Australia has a corrupt Reserve Bank!

Reserve knew of bribes two years before police called. It is hard to know which is worse, the initial offences or the coverup

THE Reserve Bank governor, Glenn Stevens, has admitted his deputy was told in writing of corruption inside the bank's operations in 2007, two years before the scandal became public and it called in the federal police.

But the bank is refusing to release the briefing or the legal advice it relied on when it decided not to report alleged corruption to the police.

Mr Stevens told the federal parliamentary economics committee yesterday the reserve's deputy governor, Ric Battellino, who retired earlier this month, was informed in writing about corruption inside the reserve's currency firm, Note Printing Australia.

The briefing was written by an unnamed Note Printing employee and detailed admissions made by its Malaysian and Nepalese agents that they had paid bribes on behalf of the Reserve's firm.

Last year, federal police charged Note Printing with bribing officials in Malaysia and Nepal as part of a criminal inquiry that begun in 2009 after revelations in the Herald. It is fully owned by the bank and overseen by serving and former Reserve senior officials.

The Herald revealed last October that Reserve officials were told in 2007 about the corrupt conduct involving Note Printing's overseas agents, but sought to cover it up instead of alerting police.

Under questioning from the Liberal MP Tony Smith yesterday, Mr Stevens initially told the committee the bank had received no written briefing on corruption inside Note Printing and that concerns raised in 2007 were only verbal and inconclusive.

Mr Stevens also used the hearing to strongly deny claims bank officials engaged in any cover-up, saying he "unequivocally" rejected the claim.

But after Mr Smith interrupted the conclusion of the hearing to press Mr Stevens on the bribery scandal, Mr Stevens conceded his earlier evidence to the committee was wrong and the bank had been advised in writing of corruption concerns in 2007.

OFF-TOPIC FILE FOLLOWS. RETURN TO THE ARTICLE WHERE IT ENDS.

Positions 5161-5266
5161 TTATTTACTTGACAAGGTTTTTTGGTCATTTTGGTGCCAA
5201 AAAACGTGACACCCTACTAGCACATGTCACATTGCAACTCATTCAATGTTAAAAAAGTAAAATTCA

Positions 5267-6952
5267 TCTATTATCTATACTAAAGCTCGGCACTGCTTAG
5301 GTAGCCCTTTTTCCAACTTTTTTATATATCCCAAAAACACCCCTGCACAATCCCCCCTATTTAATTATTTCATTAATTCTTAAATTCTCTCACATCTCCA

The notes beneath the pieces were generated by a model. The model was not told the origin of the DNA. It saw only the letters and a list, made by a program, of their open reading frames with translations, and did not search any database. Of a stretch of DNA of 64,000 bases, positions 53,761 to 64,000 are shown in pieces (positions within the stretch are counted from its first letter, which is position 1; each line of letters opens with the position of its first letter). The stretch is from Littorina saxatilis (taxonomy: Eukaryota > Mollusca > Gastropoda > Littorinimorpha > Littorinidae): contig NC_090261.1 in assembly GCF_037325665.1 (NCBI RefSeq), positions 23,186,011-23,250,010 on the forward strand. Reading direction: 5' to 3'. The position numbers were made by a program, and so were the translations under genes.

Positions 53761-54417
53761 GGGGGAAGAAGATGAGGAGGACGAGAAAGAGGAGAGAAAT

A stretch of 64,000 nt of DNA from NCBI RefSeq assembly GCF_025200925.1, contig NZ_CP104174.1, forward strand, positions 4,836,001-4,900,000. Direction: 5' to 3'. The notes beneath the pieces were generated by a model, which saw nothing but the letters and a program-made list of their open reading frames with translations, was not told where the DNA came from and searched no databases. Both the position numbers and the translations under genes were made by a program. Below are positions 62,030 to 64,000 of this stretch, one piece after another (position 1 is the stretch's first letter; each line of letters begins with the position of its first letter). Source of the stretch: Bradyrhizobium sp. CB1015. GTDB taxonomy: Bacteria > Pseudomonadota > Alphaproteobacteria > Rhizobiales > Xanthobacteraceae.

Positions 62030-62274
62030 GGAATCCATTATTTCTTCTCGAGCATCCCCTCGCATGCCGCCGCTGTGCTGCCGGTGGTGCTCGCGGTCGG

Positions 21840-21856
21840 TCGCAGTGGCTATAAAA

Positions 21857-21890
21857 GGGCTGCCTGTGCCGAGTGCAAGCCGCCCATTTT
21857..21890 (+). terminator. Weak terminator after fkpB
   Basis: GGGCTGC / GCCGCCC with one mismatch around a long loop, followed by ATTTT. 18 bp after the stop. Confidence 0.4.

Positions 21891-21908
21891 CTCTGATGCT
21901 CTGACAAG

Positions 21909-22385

"Well, actually, that [what I said earlier about their being no written briefing] wasn't quite true. I have been reminded while we have been talking that in fact the deputy governor invited that person [the Note Printing employee who raised bribery concerns] to put that in writing, which he did and give it to the deputy governor."

When he attempted to further press Mr Stevens about the briefing, Mr Smith was told he had run out of time.

It is the second committee hearing in which the RBA has been forced to correct the evidence it has given about its handling of the corruption scandal, which has so far led to the charging of 10 former bank note executives.

Note Printing's sister company, Securency, which is half owned by the RBA, is also facing bribery charges. At the time of the alleged bribery, both companies were chaired by the former Reserve Bank deputy governor Graeme Thompson. They shared the same agent in Malaysia, who has been charged with paying bribes.

Instead of alerting police to the allegations of corrupt conduct in 2007, the Reserve Bank appointees on Note Printing's board confidentially referred them to the corporate law firm Freehills. The Note Printing board also agreed to conceal from the Nepal central bank information about improper tender dealings involving secret commissions.

The RBA claims Freehills later advised there was no need to go to the police. It has also refused to release the Freehills report.

Mr Stevens told the committee yesterday the bribery scandal was "quite easily the most unpleasant, difficult set of issues I've ever had to deal with in my job".


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